Regular Expressions Backreferences and Non-Capturing Groups


Example

Since Groups are "numbered" some engines also support matching what a group has previously matched again.

Assuming you wanted to match something where two equals strings of length three are divided by a $ you'd use:

(.{3})\$\1

This would match any of the following strings:

"abc$abc"
"a b$a b"
"af $af "
"   $   "

If you want a group to not be numbered by the engine, You may declare it non-capturing. A non-capturing group looks like this:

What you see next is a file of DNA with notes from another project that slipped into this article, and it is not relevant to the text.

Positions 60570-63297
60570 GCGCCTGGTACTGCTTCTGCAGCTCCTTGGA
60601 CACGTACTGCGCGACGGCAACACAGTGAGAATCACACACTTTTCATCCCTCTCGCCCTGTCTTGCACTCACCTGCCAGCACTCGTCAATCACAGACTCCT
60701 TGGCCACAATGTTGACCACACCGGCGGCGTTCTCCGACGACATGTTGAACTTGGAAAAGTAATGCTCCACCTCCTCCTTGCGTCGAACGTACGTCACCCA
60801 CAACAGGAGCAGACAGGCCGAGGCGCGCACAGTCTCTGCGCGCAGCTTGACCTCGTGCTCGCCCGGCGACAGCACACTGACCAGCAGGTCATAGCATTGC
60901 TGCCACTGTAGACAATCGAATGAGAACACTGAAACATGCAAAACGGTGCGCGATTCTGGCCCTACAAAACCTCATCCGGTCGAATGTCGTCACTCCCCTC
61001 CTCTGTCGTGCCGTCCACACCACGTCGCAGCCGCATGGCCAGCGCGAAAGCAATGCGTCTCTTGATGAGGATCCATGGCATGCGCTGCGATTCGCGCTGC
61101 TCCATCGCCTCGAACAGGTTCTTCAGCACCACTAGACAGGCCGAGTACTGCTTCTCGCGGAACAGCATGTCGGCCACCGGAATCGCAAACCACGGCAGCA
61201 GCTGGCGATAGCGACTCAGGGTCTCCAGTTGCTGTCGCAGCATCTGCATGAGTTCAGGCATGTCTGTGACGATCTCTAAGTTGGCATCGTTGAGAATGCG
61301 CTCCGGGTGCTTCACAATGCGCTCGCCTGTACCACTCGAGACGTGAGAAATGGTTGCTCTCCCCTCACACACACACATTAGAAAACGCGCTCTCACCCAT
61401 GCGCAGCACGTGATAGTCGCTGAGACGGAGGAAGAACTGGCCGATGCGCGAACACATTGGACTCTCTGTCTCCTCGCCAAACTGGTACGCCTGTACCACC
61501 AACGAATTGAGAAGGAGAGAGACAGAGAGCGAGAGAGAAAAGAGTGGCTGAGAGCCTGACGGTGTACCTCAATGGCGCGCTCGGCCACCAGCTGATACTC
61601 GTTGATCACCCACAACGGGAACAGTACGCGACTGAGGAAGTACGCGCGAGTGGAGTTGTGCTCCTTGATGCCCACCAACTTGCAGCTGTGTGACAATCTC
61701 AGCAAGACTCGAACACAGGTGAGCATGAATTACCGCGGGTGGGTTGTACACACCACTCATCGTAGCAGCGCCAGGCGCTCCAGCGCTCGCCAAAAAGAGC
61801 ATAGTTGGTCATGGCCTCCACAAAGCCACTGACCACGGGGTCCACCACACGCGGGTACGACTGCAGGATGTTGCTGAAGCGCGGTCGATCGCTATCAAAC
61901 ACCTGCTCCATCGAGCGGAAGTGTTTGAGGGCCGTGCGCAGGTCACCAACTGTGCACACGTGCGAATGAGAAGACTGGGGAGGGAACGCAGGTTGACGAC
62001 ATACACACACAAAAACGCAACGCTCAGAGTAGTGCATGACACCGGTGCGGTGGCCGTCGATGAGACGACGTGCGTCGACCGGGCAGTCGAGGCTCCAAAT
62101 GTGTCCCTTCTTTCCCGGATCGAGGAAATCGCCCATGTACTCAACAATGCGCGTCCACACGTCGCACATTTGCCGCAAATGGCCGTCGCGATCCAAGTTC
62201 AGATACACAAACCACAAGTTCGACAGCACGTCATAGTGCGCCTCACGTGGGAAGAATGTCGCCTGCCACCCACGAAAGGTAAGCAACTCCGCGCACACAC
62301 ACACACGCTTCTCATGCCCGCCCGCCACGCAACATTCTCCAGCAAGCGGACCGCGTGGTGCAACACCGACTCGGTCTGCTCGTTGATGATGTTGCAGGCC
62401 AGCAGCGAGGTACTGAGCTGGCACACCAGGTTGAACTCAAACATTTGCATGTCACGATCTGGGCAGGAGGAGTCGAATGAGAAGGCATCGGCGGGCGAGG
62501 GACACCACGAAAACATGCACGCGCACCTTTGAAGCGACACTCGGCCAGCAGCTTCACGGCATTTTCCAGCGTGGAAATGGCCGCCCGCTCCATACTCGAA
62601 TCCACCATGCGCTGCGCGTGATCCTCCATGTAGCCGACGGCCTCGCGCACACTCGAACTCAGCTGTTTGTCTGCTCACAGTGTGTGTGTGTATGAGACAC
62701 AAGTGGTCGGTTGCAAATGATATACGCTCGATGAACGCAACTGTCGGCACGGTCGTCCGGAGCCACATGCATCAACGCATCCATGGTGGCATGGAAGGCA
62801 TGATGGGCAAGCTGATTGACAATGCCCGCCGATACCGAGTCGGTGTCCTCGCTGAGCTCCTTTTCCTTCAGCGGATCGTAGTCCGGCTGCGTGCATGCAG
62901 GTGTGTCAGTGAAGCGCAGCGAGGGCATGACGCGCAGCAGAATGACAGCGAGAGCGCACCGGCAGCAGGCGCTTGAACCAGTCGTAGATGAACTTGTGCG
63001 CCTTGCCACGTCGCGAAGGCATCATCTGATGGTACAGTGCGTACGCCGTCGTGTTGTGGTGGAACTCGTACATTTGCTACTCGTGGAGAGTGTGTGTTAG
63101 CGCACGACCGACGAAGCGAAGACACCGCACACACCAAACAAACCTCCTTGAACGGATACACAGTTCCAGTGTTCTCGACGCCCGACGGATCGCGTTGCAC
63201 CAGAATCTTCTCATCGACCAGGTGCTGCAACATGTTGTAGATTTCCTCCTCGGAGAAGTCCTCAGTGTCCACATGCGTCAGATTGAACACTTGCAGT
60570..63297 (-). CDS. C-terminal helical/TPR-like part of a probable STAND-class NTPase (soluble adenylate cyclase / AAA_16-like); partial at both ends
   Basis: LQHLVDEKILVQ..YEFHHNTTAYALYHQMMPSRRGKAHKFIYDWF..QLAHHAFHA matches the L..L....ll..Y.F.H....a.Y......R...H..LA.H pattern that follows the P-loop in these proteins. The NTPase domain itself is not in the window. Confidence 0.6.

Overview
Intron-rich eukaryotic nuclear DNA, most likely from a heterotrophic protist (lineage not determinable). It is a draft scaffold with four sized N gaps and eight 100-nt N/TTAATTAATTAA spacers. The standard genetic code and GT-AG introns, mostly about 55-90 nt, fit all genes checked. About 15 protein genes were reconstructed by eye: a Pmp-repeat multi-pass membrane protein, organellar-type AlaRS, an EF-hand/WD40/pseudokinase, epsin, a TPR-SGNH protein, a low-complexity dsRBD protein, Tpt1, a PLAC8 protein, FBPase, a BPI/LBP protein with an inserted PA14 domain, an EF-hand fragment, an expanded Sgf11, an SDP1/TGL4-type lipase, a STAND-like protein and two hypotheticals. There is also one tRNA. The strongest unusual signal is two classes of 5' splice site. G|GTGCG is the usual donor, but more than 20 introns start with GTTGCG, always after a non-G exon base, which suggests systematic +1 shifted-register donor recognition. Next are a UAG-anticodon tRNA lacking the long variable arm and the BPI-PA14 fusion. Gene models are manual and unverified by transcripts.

(?:)

They are particularly useful to repeat a certain pattern any number of times, since a group can also be used as an "atom". Consider:

(\d{4}(?:-\d{2}){2} \d{2}:\d{2}.\d{3}) (.*)[\r\n]+\1 \2

This will match two logging entries in the adjacent lines that have the same timestamp and the same entry.